You will be happy to know, dear friends, that this insatiable desire for bodily transformation knows no age, gender or racial barrier. We all are caught up in it. Including me. Why do you think I walk four miles a day and eat half as much fat as I want? Ninety-five percent of all Americans are on some kind of diet—off and on, up and down. Nobody’s happy with the way they are.
It’s all about slim, trim and—for some—sex appeal. It’s all about abs, hips, thighs—and more.
Folks with abdomens the size of beach balls want flat stomachs with muscles resembling old fashion washboards. (Well now, that’s not quite true of everybody. A few good ol’ boy, redneck Bubbas are proud of their beach ball bellies; they are their claims to fame and their personal IDs.)
Folks with big hips want little hips. Folks with thick thighs want thin thighs.
Some folks have rears that look like two raccoons fightin’ in a croaker sack. Their wish is for buns of steel.
Nobody’s happy with the body they’ve got. Especially women who want more bust for their money. Apparently, they think enhancement is the way to enchantment.
Ah, the wonder of it all! If I had invested in that bra brand at first liftoff, I’d be a wealthy man by now.
No, fellows, I’m not letting you off the hook. You have your little enhancement gimmicks, too. If you can afford it, you work out in gyms. If you are less affluent, you have all kinds of exercise contraptions in the basement. Some of you are suckers for steroids. And if Viagra isn’t an enhancement gimmick, what is it?
I guess all of us are trying to slow down the aging process. Oh, the time, trouble, money and pain that we are investing in the effort.
And nothing works. We are a day older today than we were yesterday, and tomorrow we’ll be another day older—and several more dollars in debt. If you can reverse or delay that process, raise your hand. I want to be your agent.
But if we could just look younger! Wouldn’t that be great?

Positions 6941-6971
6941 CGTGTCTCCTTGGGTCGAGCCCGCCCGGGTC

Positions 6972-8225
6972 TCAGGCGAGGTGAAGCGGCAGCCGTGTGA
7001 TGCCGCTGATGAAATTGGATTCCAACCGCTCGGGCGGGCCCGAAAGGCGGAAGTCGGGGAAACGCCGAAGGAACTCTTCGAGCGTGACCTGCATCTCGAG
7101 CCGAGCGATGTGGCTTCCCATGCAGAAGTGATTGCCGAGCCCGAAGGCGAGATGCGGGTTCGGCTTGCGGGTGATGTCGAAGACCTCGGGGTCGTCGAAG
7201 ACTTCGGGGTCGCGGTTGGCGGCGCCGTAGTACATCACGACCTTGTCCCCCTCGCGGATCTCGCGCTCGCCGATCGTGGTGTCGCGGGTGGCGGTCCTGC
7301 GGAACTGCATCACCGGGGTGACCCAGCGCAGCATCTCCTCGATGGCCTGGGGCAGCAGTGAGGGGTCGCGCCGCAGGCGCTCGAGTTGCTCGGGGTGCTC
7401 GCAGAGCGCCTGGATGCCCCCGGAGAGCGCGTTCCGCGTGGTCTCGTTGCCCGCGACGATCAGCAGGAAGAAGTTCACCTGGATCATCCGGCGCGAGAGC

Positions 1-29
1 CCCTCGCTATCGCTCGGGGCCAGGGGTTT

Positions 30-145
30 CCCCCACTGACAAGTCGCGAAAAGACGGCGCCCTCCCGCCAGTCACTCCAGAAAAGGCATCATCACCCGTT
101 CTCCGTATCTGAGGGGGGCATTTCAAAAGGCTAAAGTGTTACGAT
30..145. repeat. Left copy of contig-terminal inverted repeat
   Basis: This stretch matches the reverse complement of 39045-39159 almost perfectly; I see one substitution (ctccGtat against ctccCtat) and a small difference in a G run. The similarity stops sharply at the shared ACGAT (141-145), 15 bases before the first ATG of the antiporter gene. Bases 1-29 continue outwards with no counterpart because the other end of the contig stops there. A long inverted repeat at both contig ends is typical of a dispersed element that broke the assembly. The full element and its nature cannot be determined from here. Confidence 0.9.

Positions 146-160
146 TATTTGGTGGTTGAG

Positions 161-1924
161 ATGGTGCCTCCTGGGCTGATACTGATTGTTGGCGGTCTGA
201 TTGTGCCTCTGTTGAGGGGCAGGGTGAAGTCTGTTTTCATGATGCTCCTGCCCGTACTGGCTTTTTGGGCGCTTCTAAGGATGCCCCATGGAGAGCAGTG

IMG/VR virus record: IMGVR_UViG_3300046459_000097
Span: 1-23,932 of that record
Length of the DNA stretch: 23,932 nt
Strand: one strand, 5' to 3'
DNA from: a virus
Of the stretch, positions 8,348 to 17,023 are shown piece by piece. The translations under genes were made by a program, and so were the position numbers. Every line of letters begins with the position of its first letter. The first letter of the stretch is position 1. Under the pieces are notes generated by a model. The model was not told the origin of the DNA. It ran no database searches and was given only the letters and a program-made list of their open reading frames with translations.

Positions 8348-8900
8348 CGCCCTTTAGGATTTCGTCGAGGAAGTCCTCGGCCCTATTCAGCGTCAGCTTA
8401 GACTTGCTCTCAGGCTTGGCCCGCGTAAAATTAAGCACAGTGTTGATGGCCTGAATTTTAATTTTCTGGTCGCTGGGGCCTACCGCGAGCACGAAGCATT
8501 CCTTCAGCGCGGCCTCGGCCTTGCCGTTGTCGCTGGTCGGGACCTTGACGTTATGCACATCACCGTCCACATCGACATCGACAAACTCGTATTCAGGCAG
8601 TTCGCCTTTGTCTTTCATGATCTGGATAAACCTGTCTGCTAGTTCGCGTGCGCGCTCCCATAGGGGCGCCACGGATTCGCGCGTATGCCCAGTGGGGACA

In 1996, the editors of Prevention Magazine came out with a little booklet entitled “150 Secrets to Erase the Signs of Aging.” I know a lady who tried all 150 of them, all to no avail.
Whoever said death and taxes are the only sure things was wrong. He should have said death, taxes and wrinkles.
Wrinkles, like fat, have a way of slipping up on you. I’ve told you how to get rid of fat—double the exercise and cut the food in half.
You can’t get rid of wrinkles. Oh, you can mask them—for a little while. But you’ll spend a fortune on creams, lotions, pastes, pills and various, sundry and assorted cosmetics. Some of you, if you have the wherewithal to do it, can make regular visits to the spa to have your wrinkles rubbed away.
They come back.
If you have any money left, there’s Botox. For about one thousand bucks you can have this poison shot into your wrinkles, and they will disappear—for about three months. During this time you will be without facial expression. You won’t even be able to smile about your new, younger look. (Tanning isn’t the only thing for dummies, Rochelle.)
Botox is made of botulin. Botulin is a toxin that is the direct cause of botulism. Botulism causes food poisoning, which can kill you.
Ain’t nobody gonna shoot none of that stuff into my wrinkles. My mama didn’t raise no fool.
Anyway, some of us have reached the age and stage where we no longer worry about wrinkles. You younguns stick around; you’ll get there sooner than you think.
To tell the truth, some of us old geezers are proud of our wrinkles. They are evidence of a long life well lived. And we don’t want any undertaker messing with ‘em when we die. Death is that time in life (yes, life) when we no longer need—or desire—to fake it.
I guess that’s the common denominator. We are all going to die someday. On the way there, which is more important: to have what we want, or to want what we have?
I believe my best self is myself. I believe your best self is yourself. So why can’t we love ourselves, and each other—anyhow?
Why are we so unhappy with what we’ve got?
Virgil Adams is a former editor and owner of the Jackson Herald.